Parts of the Tunbridge Wells Circular
Walk 12… The 5th 20 mile walk in 26 days (even I think that is bloomin’ ridiculous!) Weather had cooled down, and our daughter Hazel had time off work and wanted to show her support and walk with us.
To be honest, even on the morning of the Walk – this one was in the balance. As you know if you’ve been following my blogs , Walk 11 had been tough and over the weekend I had had another, much stronger, silent migraine. It left that afterglow and I had been sleeping deeply for 10 hours for a few nights. A sign that my brain was rebooting and sorting itself out, a consequence of those lovely bright sunny days that saw me battling glare constantly.
So a plan was formed. Lets keep it at a very gentle pace and close to home. Hazel arrived and patiently sat in the garden whilst we faffed and got organised. The plan was very loose – probably 2, 10 mile loops allowing a short midway break at home. We would do the less familiar loop first heading out in the opposite direction to our usual dog walks.
Our local woods link into the Tunbridge Wells Circular walk. This is a 27 mile walk around the outskirts and villages of Tunbridge Wells so just a little too long for today. The route we ended up doing followed it a lot more than we had anticipated, and gave us some new walks to explore another time. I don’t think we were ever more than 4 miles from our front door on the whole of this walk but much of it was new.
We headed out through the village to the woods for a change, to gain some extra mileage early on. We passed a lovely small lake/ large pond we had discovered for the first time a month or so ago and the goslings that were tiny then were now much bigger. There was also Heron there perched looking for fish.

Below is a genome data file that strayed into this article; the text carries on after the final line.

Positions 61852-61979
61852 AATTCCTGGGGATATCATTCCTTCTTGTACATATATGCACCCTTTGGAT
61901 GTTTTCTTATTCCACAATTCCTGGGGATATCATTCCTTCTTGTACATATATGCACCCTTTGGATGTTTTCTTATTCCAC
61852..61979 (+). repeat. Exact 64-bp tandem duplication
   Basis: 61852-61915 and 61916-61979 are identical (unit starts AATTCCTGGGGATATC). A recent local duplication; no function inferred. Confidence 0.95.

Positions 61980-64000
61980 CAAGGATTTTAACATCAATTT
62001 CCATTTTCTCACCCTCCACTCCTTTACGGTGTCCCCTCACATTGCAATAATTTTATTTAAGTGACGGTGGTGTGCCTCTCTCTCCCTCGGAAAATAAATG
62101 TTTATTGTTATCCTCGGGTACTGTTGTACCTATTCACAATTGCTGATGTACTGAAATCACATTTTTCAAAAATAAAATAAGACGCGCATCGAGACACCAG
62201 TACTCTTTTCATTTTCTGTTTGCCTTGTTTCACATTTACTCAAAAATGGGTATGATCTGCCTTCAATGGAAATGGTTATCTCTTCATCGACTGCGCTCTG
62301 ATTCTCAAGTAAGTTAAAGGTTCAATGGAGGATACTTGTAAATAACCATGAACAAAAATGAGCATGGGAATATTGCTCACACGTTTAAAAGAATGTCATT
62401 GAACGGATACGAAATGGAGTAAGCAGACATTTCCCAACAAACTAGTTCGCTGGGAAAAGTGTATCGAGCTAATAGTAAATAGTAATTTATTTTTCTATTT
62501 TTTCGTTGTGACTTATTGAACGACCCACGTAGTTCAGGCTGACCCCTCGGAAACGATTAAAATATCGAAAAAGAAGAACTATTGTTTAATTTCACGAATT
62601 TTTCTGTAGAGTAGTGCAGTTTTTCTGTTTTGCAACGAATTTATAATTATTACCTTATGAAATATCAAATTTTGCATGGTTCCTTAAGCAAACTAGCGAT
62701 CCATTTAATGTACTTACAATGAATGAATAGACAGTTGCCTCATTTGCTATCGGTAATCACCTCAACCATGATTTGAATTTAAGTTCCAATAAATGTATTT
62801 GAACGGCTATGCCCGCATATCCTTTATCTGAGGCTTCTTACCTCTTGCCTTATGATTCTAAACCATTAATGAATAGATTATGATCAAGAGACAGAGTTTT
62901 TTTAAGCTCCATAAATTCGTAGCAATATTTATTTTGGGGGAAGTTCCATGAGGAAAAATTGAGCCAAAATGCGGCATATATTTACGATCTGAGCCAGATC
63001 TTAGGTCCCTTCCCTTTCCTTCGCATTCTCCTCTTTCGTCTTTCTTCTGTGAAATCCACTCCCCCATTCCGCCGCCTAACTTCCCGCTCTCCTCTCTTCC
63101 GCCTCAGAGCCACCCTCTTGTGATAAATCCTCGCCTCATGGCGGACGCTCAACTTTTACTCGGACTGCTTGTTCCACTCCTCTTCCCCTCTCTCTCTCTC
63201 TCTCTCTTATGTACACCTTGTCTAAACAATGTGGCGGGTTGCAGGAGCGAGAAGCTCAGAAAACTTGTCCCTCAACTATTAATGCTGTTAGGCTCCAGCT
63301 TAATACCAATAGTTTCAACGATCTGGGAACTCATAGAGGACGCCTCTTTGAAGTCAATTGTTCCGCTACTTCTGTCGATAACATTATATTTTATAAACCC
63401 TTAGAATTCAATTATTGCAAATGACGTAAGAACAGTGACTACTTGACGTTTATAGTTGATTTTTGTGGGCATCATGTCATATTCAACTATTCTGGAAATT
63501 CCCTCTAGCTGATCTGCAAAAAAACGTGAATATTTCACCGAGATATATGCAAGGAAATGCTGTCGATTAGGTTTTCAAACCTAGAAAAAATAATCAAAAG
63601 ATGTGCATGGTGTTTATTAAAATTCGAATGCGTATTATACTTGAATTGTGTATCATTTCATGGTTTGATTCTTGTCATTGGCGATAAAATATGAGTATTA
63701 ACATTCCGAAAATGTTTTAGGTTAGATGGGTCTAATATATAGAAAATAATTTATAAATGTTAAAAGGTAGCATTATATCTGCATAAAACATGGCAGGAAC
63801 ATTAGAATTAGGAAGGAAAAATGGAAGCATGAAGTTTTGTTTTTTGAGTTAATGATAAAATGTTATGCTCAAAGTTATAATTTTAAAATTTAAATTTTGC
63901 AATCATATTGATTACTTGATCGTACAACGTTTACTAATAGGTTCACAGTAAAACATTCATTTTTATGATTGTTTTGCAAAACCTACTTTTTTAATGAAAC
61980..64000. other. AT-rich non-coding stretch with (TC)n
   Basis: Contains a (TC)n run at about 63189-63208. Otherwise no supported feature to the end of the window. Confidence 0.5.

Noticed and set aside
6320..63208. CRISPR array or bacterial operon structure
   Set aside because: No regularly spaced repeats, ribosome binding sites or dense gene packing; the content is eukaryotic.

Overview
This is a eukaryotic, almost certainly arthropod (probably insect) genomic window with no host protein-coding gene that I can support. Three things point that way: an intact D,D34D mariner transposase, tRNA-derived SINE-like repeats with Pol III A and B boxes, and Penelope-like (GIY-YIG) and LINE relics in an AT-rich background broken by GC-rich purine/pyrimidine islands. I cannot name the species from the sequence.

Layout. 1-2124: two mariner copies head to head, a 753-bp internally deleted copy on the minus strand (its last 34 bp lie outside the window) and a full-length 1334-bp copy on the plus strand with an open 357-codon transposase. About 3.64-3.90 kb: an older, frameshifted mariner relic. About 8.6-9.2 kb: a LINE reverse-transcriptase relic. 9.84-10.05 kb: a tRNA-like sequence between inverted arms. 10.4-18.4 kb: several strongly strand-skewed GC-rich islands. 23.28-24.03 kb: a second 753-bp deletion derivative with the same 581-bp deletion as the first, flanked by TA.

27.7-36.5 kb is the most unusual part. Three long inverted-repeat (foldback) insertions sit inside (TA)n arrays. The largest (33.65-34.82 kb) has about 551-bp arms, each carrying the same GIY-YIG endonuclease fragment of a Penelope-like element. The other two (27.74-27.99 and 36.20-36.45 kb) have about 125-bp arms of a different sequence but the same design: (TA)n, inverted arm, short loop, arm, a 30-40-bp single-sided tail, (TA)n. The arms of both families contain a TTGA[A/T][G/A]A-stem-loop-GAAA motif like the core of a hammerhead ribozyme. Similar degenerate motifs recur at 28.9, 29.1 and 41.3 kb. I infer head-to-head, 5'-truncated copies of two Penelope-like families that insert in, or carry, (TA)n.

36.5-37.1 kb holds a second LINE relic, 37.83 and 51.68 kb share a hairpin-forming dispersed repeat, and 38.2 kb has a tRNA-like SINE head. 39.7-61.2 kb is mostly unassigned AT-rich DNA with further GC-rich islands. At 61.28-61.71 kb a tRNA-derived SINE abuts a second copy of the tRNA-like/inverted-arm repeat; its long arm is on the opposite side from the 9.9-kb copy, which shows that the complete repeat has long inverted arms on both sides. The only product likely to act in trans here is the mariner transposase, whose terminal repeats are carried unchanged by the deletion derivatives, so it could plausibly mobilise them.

We headed out into the Orchards. This was going to be a theme for this walk discovering orchards – the first one was full of Kentish Cobnuts, and the nuts were just becoming visible. We have a cobnut tree in our garden, but its a battle each year to beat the squirrels to the bounty.
We headed through the farm itself towards a footbridge crossing a busy road. Many of my friends know I love a ‘faces in things’ , when I see one I have to take a picture. I was thrilled to find such a great one on the farm – although it was clearly specially doctored, it still put a smile on my face and became a marker point later on our return home.
Today’s plan for the first 10 mile loop was to explore the Pembury Walks. Our daughters used to go to Primary school near here, and so we drove through this area a lot for many years. We never thought to walk around here, except when joining the annual 12 mile sponsored walk each September.
These woods were a real delight. Nestled between the busy A21 and A228, they stretch out and also include a RSPB reserve. We met several people armed with binoculars. The most striking thing though was the height of the trees here. I’m not exactly tall (5ft 2″ on a good day) but being amongst these trees I felt like a toddler in comparison.
There were also some incredibly beautiful old trees in all kinds of wonderful shapes – we all were getting a little distracted and reaching for our phones to capture the photos.
We were due to loop back here towards home for this first 10 mile loop but we all agreed that we wanted to explore some more and just see where we ended up. A change of plan and now we were firmly making it up as we went along for this 20 miler.